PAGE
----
Purim, which starts next Wednesday night, is a reminder of the importance of humor in Jewish life — the holiday is traditionally a time of pranks and frivolity. A new book, “Between Heaven and Mirth: Why Joy, Humor and Laughter are at the Heart of the Spiritual Life” (HarperOne, $25.99), by James Martin, a Jesuit priest who works as culture editor at “America,” a prominent Catholic magazine, is a reminder that humor plays a part in other religions.
During a recent educational tour in Canada, Noam Bedein, director of the Sderot Media Center, an independent advocacy organization in the Negev, encountered a surprising amount of support for Israel among the members of the First Nations — the country’s indigenous people, like the Native Americans here — he met. As often-displaced groups, they told Bedein, a Sabra, they understood Israelis’ love for their land.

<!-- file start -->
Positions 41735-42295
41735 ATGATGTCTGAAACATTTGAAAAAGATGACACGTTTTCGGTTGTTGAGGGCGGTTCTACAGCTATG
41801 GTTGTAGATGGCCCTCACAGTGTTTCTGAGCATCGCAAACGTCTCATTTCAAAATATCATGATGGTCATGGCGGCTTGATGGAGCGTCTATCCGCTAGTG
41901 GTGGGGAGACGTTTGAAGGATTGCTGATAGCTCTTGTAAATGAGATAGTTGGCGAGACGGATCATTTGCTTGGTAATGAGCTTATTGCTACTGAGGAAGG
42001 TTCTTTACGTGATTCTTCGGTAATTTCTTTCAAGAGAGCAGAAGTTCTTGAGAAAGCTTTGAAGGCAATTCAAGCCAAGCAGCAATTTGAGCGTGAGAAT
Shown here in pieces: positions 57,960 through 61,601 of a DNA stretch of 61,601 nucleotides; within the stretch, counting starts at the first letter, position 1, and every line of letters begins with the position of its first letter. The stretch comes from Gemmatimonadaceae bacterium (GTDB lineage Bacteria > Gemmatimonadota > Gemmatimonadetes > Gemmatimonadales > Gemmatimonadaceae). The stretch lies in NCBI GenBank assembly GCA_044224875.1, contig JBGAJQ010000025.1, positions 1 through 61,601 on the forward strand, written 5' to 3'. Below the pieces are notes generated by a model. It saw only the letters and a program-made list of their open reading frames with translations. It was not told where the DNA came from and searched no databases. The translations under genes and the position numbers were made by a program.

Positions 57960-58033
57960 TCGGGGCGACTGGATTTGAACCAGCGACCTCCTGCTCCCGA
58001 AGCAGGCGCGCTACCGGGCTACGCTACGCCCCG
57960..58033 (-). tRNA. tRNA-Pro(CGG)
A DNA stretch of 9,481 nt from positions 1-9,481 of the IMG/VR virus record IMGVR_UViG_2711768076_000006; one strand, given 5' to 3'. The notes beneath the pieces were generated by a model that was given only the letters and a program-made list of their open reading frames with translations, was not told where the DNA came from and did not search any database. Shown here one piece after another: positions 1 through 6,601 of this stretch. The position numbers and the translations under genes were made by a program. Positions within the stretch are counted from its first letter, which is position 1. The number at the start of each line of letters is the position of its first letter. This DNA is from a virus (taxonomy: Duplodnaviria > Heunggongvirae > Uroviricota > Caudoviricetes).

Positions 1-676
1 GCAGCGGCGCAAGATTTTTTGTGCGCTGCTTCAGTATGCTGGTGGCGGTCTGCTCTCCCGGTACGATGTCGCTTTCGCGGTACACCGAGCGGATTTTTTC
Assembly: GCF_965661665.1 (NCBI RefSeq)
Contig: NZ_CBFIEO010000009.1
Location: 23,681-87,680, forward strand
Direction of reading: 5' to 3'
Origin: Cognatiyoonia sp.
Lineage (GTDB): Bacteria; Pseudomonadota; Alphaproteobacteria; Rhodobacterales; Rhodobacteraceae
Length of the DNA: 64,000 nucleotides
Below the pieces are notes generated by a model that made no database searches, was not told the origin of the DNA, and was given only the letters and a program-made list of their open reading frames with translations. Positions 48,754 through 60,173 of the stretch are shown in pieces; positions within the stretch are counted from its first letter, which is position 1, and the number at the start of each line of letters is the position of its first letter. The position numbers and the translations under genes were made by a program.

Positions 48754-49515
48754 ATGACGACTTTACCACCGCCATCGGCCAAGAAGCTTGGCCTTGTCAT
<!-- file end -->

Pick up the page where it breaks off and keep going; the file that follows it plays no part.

For several weeks each winter, between Chanukah and Purim, the Weissberg Commons area of Yeshiva University’s Belfer Hall becomes an enormous book fair. More than 15,000 people — families and singles, children and seniors, Orthodox and non-Orthodox — browse through tables and shelves crammed with discounted books and DVDs and educational software offered for sale during The Seforim Sale sponsored by the Students of Yeshiva (SOY).